Moreover, the patriarchal view of marriage, where women are expected to exchange their liberty for a roof over their head and financial support creates a means for financial abuse and a justification for male control. Worse, that many religious leaders see marriage as sacrosanct means that women are discouraged from leaving abusive relationships, that divorced women do not get the support they need to carry on with their lives: that children are exposed to the continuing brutalisation of their mother in service of the ideal of male power. The connection between the doctrine of wifely subordination and domestic violence becomes harder and harder to ignore.

Research indicates that “abuse victims in religious communities are less likely to leave the abusive relationship, more likely to believe the abuser’s promise to change his violent ways, more reluctant to seek community-based resources or shelters, and more commonly express guilt that they have failed their families and God in not being able to make the marriage work and to stop the abuse.”

This is a betrayal of women’s faith. Leaving an abusive relationship is difficult, which faith has the power to make easier, rather than harder. Religion is a valuable part of many people’s lives, and for religious women who have been abused, spiritual counselling may prove a source of comfort, since they may feel conflicted about wishing to escape an abusive marriage, and may indeed have been abused using religious language. Religious institutions could use their enormous power to support women, to challenge attitudes supportive of male dominance, to work with domestic violence charities – as indeed some do. In other cases, religious leaders receive an undeserved influence over policy, being consulted as experts in theology or representatives of their ‘community’ while activists who do grassroots work with victimised women, the real experts, are sidelined. In positions of power, some leaders minimise the existence of violence against women, blame the victims, or distract attention by making this a debate around theology. If a woman comes to her faith leader for help, she needs more than his theological opinion upon the permissibility of violence: she needs immediate and practical help.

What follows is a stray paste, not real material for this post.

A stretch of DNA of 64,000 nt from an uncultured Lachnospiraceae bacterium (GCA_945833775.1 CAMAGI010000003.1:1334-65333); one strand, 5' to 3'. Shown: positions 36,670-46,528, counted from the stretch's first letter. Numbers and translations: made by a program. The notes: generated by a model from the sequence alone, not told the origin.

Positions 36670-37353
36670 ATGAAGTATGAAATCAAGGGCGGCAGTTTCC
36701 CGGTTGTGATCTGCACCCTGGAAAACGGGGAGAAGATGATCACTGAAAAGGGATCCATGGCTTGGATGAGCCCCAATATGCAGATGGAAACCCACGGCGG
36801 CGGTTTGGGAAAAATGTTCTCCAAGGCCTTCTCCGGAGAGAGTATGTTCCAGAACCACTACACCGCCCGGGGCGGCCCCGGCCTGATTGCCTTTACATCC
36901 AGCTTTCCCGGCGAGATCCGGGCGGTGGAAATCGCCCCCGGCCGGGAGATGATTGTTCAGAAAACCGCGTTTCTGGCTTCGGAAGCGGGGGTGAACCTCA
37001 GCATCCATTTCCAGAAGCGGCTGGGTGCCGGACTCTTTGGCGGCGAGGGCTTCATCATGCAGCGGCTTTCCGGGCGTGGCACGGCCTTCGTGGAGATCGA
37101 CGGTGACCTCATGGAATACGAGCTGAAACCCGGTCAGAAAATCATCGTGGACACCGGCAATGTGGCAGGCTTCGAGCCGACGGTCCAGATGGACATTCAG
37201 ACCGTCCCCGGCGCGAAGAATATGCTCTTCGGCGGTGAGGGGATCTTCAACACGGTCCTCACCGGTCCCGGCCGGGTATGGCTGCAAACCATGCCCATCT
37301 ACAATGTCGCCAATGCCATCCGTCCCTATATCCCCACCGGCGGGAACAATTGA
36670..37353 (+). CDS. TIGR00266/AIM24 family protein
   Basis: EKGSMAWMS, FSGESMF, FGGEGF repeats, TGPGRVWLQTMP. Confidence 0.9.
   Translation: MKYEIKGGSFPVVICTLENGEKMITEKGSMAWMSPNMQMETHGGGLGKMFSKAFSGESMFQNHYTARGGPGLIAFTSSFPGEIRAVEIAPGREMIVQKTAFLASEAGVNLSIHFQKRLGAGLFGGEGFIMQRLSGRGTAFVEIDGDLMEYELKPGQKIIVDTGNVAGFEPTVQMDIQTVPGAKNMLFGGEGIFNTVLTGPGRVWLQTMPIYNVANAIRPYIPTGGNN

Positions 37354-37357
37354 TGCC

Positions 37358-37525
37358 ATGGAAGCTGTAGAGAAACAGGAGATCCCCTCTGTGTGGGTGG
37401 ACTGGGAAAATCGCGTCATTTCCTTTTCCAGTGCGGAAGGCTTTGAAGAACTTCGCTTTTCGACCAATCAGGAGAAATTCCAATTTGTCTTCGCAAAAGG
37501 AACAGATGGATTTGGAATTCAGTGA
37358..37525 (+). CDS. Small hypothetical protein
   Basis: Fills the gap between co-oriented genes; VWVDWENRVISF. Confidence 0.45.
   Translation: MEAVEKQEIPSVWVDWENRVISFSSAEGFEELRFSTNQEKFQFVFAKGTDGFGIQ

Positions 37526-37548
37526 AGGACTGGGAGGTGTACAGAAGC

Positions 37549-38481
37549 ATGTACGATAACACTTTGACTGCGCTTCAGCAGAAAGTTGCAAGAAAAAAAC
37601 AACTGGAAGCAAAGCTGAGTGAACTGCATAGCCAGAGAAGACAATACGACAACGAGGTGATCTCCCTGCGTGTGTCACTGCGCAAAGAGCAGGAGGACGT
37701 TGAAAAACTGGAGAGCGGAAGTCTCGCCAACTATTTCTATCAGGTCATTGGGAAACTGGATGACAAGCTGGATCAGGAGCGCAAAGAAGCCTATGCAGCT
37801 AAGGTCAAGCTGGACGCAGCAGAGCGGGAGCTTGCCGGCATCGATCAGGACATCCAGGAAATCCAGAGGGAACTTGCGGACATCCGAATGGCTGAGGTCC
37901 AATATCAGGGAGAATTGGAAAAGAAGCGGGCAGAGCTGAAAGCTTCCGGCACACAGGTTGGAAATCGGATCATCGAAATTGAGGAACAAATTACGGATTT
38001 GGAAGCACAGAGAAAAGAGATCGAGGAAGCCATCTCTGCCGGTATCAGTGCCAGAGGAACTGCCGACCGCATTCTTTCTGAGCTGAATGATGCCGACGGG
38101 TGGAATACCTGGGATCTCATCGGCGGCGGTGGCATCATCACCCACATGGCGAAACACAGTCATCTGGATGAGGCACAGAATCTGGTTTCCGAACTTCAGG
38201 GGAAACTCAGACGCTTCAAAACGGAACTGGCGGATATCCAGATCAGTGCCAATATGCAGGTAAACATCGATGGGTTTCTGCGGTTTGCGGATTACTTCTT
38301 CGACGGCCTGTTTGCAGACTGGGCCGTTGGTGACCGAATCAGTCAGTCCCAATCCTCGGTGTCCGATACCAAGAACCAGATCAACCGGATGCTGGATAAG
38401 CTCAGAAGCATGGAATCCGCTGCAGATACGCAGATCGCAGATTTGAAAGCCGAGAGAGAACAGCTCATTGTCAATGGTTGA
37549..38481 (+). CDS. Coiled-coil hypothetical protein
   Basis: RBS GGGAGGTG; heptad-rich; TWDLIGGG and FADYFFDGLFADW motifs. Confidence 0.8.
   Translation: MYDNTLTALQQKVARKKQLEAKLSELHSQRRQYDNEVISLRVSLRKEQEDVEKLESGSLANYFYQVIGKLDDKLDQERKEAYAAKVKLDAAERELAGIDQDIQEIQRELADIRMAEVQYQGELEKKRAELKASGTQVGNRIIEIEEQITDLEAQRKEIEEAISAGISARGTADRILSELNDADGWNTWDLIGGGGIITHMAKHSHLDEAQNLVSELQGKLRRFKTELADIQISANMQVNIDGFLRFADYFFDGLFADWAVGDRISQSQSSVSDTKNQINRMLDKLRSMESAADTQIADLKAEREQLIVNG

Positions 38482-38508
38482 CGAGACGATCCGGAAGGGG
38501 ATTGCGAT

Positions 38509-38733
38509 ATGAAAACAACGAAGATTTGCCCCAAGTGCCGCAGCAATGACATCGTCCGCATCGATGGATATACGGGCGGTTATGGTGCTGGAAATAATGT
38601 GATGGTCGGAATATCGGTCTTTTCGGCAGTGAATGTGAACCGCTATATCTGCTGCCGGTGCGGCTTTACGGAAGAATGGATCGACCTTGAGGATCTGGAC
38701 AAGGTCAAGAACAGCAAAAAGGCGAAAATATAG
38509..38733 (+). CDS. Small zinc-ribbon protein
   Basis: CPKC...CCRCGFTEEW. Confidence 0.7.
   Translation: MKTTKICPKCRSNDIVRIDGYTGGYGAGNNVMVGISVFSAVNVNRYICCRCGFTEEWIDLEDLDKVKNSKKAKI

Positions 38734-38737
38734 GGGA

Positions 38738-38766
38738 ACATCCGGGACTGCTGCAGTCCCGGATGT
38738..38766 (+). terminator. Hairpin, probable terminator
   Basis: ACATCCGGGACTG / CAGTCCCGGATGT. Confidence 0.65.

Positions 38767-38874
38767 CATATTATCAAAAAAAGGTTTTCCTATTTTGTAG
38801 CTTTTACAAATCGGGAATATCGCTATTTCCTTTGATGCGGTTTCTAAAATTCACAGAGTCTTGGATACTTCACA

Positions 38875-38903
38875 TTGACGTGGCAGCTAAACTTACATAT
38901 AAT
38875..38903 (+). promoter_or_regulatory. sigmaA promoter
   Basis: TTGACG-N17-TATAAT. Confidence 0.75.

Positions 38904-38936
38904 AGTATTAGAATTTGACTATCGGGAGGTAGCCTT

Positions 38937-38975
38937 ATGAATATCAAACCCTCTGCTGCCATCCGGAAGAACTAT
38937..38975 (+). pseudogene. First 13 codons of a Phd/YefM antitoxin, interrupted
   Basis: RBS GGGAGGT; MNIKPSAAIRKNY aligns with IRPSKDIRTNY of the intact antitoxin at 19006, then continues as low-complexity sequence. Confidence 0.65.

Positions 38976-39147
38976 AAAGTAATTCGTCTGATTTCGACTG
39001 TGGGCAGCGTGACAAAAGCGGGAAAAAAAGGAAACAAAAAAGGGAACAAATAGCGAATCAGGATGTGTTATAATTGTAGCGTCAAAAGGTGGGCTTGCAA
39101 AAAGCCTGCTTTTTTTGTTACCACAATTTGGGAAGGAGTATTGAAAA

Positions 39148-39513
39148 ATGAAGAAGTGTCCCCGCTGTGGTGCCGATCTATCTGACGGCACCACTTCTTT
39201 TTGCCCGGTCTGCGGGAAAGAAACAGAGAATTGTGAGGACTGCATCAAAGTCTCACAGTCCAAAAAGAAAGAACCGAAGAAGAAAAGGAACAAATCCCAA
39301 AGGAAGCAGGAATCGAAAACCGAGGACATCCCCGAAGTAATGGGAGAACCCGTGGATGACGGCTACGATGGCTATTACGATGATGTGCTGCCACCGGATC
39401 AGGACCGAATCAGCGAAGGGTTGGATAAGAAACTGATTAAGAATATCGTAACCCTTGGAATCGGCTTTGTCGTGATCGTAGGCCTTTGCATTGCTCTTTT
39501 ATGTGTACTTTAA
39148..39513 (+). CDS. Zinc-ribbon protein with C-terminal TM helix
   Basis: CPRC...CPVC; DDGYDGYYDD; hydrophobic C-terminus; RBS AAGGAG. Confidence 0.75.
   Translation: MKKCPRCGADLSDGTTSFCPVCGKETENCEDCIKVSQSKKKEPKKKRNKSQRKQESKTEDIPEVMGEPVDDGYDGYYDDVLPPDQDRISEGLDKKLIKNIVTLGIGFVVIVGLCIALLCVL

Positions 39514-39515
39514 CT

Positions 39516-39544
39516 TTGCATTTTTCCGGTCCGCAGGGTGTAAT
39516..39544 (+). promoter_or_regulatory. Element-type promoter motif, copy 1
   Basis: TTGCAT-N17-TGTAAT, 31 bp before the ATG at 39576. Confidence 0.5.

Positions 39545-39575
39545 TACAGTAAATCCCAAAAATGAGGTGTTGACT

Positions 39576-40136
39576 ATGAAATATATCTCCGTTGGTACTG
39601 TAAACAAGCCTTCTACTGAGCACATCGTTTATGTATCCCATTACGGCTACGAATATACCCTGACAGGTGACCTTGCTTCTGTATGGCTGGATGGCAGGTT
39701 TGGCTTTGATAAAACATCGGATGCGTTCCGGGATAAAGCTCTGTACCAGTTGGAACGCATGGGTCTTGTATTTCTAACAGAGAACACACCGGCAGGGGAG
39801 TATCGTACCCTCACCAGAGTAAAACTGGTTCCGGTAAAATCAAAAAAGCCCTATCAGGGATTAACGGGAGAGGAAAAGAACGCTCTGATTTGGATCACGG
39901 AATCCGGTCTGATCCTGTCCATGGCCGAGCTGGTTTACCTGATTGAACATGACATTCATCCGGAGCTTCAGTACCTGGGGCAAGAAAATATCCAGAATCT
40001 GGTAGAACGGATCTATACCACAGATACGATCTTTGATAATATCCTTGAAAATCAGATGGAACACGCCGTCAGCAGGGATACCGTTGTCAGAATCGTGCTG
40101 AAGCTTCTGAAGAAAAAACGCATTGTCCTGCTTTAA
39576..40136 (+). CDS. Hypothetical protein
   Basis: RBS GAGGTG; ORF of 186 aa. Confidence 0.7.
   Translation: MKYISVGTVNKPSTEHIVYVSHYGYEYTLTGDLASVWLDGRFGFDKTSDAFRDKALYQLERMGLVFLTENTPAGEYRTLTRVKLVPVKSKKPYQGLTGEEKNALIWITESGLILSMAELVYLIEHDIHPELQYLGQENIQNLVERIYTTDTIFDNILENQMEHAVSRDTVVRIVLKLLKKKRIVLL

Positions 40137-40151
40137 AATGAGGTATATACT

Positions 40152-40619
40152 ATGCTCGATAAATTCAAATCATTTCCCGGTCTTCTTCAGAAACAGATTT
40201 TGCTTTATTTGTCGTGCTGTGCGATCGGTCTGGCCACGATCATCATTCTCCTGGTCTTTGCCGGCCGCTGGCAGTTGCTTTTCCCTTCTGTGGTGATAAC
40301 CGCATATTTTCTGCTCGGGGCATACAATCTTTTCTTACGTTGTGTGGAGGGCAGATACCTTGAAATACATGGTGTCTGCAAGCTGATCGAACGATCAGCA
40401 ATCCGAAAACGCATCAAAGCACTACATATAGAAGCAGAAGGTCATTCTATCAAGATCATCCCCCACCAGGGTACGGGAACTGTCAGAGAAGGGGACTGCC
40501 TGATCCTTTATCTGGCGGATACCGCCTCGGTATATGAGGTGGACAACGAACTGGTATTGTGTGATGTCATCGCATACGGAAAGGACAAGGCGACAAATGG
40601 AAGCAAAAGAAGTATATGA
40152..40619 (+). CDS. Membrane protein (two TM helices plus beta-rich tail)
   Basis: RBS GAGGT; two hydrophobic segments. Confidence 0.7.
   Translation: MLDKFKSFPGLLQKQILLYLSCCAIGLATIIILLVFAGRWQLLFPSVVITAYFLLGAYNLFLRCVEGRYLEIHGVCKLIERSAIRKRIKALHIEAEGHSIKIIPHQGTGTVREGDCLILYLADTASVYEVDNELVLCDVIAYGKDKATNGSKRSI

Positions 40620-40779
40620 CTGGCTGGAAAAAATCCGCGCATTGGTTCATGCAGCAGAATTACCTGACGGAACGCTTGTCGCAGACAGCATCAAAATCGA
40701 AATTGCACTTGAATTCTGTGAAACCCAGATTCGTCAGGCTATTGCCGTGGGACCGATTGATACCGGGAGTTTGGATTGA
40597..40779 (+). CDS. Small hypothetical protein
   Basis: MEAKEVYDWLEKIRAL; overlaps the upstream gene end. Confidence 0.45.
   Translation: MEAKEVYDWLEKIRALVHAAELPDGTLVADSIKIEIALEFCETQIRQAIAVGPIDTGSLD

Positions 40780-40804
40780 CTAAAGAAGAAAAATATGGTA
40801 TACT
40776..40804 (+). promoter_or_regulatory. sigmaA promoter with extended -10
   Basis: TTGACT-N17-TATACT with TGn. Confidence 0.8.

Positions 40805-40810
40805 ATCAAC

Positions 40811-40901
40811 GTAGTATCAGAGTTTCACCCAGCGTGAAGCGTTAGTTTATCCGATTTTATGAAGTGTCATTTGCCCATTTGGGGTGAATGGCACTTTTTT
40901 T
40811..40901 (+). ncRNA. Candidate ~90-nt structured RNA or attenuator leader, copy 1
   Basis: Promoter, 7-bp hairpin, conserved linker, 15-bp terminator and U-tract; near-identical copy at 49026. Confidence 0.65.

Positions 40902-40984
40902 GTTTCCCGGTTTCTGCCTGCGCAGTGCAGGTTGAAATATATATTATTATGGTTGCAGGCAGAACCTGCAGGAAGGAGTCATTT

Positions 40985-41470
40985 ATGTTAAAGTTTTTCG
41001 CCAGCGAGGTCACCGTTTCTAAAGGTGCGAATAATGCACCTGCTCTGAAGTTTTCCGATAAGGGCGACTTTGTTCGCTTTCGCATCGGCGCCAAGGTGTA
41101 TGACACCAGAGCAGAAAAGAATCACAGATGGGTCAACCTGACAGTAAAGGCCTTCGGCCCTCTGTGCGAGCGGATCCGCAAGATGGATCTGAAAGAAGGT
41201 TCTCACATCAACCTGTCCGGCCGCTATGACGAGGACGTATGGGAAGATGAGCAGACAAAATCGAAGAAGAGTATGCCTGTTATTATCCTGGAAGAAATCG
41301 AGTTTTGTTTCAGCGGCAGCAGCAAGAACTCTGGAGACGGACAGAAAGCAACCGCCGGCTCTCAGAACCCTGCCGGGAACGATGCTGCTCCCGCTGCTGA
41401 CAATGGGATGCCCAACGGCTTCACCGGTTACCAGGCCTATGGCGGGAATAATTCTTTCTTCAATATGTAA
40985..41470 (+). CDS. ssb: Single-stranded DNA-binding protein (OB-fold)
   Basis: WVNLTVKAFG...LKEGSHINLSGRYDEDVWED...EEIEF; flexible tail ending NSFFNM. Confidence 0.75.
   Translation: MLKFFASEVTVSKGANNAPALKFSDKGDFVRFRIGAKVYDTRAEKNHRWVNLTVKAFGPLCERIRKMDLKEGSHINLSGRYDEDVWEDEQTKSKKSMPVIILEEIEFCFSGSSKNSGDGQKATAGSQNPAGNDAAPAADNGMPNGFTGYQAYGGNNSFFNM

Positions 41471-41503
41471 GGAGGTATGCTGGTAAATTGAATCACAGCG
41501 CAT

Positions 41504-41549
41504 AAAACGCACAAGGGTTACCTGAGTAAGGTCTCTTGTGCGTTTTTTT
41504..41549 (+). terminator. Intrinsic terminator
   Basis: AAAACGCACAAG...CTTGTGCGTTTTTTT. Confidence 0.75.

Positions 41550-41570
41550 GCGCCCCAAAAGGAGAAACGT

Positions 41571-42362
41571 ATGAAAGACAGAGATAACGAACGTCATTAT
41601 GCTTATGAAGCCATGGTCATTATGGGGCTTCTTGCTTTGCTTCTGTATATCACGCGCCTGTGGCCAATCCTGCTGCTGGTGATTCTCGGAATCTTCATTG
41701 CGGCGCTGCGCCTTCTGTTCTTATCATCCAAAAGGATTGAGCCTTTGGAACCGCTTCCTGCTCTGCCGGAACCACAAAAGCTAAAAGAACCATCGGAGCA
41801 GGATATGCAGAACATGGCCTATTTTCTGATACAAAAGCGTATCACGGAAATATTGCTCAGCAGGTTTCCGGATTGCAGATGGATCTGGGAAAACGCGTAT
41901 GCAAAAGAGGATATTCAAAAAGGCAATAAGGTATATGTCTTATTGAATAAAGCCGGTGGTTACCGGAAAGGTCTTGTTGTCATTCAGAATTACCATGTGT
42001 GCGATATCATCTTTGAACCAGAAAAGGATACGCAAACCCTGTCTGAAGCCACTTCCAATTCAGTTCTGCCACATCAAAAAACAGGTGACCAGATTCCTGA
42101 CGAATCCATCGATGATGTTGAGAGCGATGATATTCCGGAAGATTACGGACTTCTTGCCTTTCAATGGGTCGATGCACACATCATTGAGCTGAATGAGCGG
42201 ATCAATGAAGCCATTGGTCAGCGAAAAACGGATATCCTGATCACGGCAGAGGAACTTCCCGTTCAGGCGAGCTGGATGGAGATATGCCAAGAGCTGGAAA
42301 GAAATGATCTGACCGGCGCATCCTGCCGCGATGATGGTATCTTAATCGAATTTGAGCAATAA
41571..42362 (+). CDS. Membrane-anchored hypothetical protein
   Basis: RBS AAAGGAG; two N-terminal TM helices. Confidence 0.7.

In the long run, Jimmy Carter’s suggestion of increasing women’s entry into positions of religious authority may help to develop more egalitarian understandings of these faiths; however women may be as assiduous protectors of patriarchy as men and it will take time for traditionalists to accept gender equality as an aspect of mainstream faith. We need to draw a line and say, without equivocation, that religious authorities need to accept women's rights to determine their own fates and live free from violence, to be responsive to women fleeing violence, and to actively condemn male violence and the attitudes that underlie it. All religious institutions need to develop mechanisms to ensure that those in positions of power do not abuse them, ensure that all individuals have training in order to deal with people in need of help and cooperate with secular authorities and organisations.

Those that do not take measures to support women vicitimised within their own families need to be reckoned as complicit in violence. So-called men of God who send women back to die into burning houses need to be held to account.